It’s “Elementary”

It’s “Elementary”

A tweed cap, a smoking pipe, and a comfortable abode at 21B Baker Street can lead anyone to deduce the subject is the famous “consulting detective” Sherlock Holmes. The renowned fictional character along with his partner Doctor John H. Watson made his debut in 1887 in A Study in Scarlet, the famous novel by Scottish author and physicist Sir Arthur Conan Doyle.

Since then, many have continued the tales of Sherlock through film, television, books, and more. CBS’s show “Elementary,” based on the original adventures, would make any Sherlock Holmes fan do a double take.

The show sets Sherlock Holmes (Johnny Lee Miller) in the United States rather than Britain as a former Scotland Yard consultant who lives in New York City after going through rehabilitation for drug problems. His character is a strange one – you could find him giving himself tattoos, solving cases with his pet turtle Clyde, or having a sip of tea in the living room of his brownstone. This unique and bizarre personality of his does not push one away but draws one in.

John Watson is now Joan Watson (Lucy Liu) in this series, a former successful surgeon, now working as sober companion. She is appointed to Sherlock after being hired by Sherlock’s father. When her term with Sherlock finishes she continues her adventures with him as a partner. It was a surprise when I first learned that Dr. Watson would be a woman, but this never took away from the show. This actually enhanced it, giving a new feel to the original plot.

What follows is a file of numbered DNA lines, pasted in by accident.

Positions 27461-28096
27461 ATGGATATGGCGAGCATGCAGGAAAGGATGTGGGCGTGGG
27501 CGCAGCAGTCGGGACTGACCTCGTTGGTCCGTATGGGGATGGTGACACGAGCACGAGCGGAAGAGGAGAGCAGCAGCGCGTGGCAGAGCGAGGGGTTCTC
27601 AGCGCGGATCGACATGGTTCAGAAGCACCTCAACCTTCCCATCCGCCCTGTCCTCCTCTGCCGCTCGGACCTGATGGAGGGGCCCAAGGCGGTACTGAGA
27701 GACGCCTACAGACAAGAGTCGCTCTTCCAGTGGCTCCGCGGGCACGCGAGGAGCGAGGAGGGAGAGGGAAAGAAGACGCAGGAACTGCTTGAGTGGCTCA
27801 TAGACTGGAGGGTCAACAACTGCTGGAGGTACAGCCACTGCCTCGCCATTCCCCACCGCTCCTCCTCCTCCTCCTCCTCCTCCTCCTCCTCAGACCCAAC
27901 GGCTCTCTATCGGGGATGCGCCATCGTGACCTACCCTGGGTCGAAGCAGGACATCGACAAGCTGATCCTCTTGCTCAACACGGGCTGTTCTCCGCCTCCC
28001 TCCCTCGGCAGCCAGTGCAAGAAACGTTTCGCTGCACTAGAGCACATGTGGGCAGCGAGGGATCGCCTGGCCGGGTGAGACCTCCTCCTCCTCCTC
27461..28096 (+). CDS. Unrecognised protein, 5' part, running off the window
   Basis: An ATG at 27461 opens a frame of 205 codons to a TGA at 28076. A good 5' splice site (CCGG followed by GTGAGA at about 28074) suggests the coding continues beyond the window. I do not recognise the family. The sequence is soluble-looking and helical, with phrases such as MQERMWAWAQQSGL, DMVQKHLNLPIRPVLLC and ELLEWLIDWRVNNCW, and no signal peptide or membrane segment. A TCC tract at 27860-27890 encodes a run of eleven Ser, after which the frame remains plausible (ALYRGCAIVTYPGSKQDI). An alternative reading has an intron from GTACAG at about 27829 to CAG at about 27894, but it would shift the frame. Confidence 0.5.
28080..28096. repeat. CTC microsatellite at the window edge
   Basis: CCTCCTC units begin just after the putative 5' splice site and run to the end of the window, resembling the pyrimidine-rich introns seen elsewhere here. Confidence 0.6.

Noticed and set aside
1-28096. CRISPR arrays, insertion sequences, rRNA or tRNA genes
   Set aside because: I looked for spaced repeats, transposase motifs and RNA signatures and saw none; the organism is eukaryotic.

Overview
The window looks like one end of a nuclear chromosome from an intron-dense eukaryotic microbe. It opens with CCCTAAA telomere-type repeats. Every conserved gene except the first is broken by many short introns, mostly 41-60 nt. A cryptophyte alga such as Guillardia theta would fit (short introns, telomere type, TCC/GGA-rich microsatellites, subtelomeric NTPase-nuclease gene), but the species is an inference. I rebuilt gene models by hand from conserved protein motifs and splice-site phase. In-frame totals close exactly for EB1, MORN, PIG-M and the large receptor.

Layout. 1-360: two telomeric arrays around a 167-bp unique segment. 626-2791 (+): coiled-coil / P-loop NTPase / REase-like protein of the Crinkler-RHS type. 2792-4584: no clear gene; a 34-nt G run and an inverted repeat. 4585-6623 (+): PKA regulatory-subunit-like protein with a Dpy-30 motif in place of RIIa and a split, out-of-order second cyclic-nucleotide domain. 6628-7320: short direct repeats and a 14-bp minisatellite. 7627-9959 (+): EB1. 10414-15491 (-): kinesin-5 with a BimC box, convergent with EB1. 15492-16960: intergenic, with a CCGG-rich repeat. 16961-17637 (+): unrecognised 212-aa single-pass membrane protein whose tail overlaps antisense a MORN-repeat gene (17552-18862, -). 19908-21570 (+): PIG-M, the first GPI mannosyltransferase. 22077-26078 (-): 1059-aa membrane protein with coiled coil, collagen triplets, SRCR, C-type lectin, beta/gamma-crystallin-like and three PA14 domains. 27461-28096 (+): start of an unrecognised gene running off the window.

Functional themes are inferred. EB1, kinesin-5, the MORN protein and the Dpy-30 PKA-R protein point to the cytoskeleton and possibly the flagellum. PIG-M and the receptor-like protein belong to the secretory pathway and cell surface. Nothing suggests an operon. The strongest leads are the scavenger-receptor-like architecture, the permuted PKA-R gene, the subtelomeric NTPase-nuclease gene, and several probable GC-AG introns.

Together, these two solve crimes but in a 21st century setting. Although they come into contact with characters that Sherlock fans should be familiar with, including Captain Thomas Gregson of the New York City Department (Aidan Quinn) who knows Sherlock from Scotland Yard, and Mycroft Holmes (Rhys Ifans) Sherlock’s older brother, the series introduces new characters as well. There is Detective Marcus Bell (Jon Michael Hill), who at first does not trust Sherlock and is unwilling to take his advice, but soon realizes Sherlock’s talents. There is also Alfredo Llamosa (Ato Essandoh), a recovering drug addict, who becomes Sherlock’s 12-step program sponsor and who occasionally helps out on cases using his street smart skills.

At first I was skeptical about the new characters but I‘m happy to say that I got used to them quickly and was not at all disappointed. Detective Bell is clever and interesting, adding laughs for the audience. Alfredo also helps develop the backstory that CBS placed Sherlock in, giving viewers a way of seeing Sherlock for the person he really is.

The show has gotten a relatively positive response. On “Elementary” is rated 3.9 out of 5 stars and Metacritic gives the show a 7.4, indicating generally favorable reviews.

David Hiltbrand from The Philadelphia Inquirer said that it is “stylishly directed” and that “Elementary” is “one loaded show, including its wonderful, well-matched leads.”

Ken Tucker from Entertainment Weekly stated that “Elementary” is “probably the closest thing to a new fall-season surefire hit. Miller gives off an infectious enthusiasm in this new role.”

Hank Stuever of The Washington Post gave it a B+ and felt that the show “exhibits enough stylish wit in its mood and look to quickly distinguish itself from the latest British “Sherlock” series.”

The show has already won many awards including: the New York Women in Film and Television Muse Award, Seoul International Drama Award, and Teen Choice Award for Lucy Liu’s role as Joan Watson and the ASCAP Film & Television Music Awards for Top television Series.

In my opinion, the show is spectacular. Even if you are not a fan of the original books, the series has much to offer. Viewers will be on the edge of their seats wondering: just what is going on? Nothing is what is seems at first and there is never dull dialogue.

“Elementary” airs on CBS on Thursdays at 10.